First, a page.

Drax, Equinor and National Grid have announced plans to explore opportunities for developing a zero carbon energy network in the UK based on hydrogen technology and carbon capture and storage.

The partnership is the first “significant response” from industry following the publishing of a report by the UK’s Committee on Climate Change on achieving a net zero economy. It could lead to the Humber region becoming the world’s first net zero carbon region and home to a new world leading hydrogen economy.

Will Gardiner, Drax Group CEO, said: “The Committee on Climate Change was clear – the UK needs both bioenergy with CCS and hydrogen production at scale by 2030 to achieve a ‘net zero’ carbon economy. This partnership is committed to meeting this challenge putting Great Britain at the heart of the global energy revolution.”

Drax power station in Yorkshire is already capturing carbon dioxide in an innovative carbon capture and storage (CCS) demonstration project at one of its biomass-fired units. If scaled up under the new partnership, it could serve as the anchor for a regional CCS network capturing millions of tonnes of carbon each year from nearby industrial emitters.

The consortium says it has the collective expertise and credibility to deliver on the Committee on Climate Change’s recommendation for large-scale trials of hydrogen, development of CCS transport and storage infrastructure, and the deployment of bioenergy CCS (BECCS) at scale.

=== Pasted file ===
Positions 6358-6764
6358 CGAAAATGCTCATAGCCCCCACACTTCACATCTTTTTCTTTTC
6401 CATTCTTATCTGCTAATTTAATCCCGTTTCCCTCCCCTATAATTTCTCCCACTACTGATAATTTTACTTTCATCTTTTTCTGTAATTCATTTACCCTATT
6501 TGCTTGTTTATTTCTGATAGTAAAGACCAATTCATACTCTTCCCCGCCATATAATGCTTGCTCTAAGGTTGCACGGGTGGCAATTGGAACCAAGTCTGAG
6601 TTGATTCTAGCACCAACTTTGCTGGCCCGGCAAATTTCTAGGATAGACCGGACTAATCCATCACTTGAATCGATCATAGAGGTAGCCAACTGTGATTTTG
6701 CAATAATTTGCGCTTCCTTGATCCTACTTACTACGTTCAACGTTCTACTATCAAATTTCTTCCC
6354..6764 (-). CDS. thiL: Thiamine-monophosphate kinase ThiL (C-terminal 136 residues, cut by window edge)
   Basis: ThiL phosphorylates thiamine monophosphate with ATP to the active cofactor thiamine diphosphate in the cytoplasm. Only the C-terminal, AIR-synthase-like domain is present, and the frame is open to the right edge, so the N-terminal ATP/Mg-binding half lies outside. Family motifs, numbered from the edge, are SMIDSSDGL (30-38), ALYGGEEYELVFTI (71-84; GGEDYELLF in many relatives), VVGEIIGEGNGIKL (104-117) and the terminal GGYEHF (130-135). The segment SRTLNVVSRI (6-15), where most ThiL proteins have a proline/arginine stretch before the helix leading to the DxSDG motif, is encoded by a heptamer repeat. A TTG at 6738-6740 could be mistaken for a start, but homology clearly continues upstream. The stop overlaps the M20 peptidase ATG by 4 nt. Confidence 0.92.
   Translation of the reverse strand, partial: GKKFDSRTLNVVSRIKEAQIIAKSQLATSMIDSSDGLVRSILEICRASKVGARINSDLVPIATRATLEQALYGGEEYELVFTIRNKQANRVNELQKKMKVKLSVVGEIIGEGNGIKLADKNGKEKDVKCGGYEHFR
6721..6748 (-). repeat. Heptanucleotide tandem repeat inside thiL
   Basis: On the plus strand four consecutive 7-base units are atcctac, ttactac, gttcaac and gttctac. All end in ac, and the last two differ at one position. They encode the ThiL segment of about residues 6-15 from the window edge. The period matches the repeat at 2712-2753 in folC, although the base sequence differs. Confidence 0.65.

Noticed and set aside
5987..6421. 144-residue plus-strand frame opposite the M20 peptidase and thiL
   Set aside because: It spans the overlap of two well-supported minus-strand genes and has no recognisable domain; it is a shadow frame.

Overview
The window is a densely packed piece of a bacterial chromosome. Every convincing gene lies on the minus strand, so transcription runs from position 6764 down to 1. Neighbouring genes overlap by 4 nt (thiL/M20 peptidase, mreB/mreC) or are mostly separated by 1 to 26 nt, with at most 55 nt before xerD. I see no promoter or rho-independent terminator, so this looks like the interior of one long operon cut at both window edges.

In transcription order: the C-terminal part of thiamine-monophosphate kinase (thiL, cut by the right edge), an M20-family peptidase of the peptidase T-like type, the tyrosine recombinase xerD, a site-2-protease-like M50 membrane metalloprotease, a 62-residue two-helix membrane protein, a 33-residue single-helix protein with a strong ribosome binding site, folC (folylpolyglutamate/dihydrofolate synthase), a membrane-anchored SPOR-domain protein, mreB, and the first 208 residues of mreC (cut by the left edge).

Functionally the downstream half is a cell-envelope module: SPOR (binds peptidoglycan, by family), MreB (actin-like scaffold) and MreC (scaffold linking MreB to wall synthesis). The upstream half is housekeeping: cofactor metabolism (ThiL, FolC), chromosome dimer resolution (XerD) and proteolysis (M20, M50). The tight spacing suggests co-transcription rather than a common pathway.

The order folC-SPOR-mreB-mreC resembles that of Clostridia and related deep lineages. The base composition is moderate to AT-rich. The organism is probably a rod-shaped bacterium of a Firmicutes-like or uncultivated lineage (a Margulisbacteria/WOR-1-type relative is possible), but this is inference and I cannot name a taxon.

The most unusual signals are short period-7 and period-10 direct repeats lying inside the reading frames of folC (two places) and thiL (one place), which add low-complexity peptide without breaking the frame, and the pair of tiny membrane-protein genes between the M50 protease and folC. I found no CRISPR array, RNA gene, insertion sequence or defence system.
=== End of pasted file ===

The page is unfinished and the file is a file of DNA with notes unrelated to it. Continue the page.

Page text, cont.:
It will also explore the potential for the development of a large-scale hydrogen demonstrator within the Drax site by as early as the mid-2020s – in line with the CCC’s recommendation that hydrogen should be produced at scale in at least one industrial cluster by 2030.

Irene Rummelhoff, Equinor’s executive vice president for marketing, midstream and processing, said:

“As a global leader in CCS and a major gas supplier to the UK for many decades, we are committed to helping shape sustainable solutions for a low carbon future.

“We are pleased to be partnering with Drax and National Grid Ventures in looking at how the Humber region can be a launch pad for wider decarbonisation in the UK economy and be an example for others to learn from. Globally we must see substantial decarbonisation of industry and energy in the years ahead, and we believe CCS and hydrogen must play a significant role in this.”